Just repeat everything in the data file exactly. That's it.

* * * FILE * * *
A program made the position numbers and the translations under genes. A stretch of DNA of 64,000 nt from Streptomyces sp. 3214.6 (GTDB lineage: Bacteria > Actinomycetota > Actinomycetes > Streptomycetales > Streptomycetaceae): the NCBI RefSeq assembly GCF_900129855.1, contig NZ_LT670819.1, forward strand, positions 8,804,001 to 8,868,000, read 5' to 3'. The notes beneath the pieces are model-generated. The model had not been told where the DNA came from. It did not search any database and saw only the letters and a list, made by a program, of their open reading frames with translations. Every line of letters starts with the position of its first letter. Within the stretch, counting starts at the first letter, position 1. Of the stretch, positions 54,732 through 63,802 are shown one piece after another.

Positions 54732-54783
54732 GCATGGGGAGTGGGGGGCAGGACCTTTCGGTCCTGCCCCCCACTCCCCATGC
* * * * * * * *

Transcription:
A program made the position numbers and the translations under genes. A stretch of DNA of 64,000 nt from Streptomyces sp. 3214.6 (GTDB lineage: Bacteria > Actinomycetota > Actinomycetes > Streptomycetales > Streptomycetaceae): the NCBI RefSeq assembly GCF_900129855.1, contig NZ_LT670819.1, forward strand, positions 8,804,001 to 8,868,000, read 5' to 3'. The notes beneath the pieces are model-generated. The model had not been told where the DNA came from. It did not search any database and saw only the letters and a list, made by a program, of their open reading frames with translations. Every line of letters starts with the position of its first letter. Within the stretch, counting starts at the first letter, position 1. Of the stretch, positions 54,732 through 63,802 are shown one piece after another.

Positions 54732-54783
54732 GCATGGGGAGTGGGGGGCAGGACCTTTCGGTCCTGCCCCCCACTCCCCATGC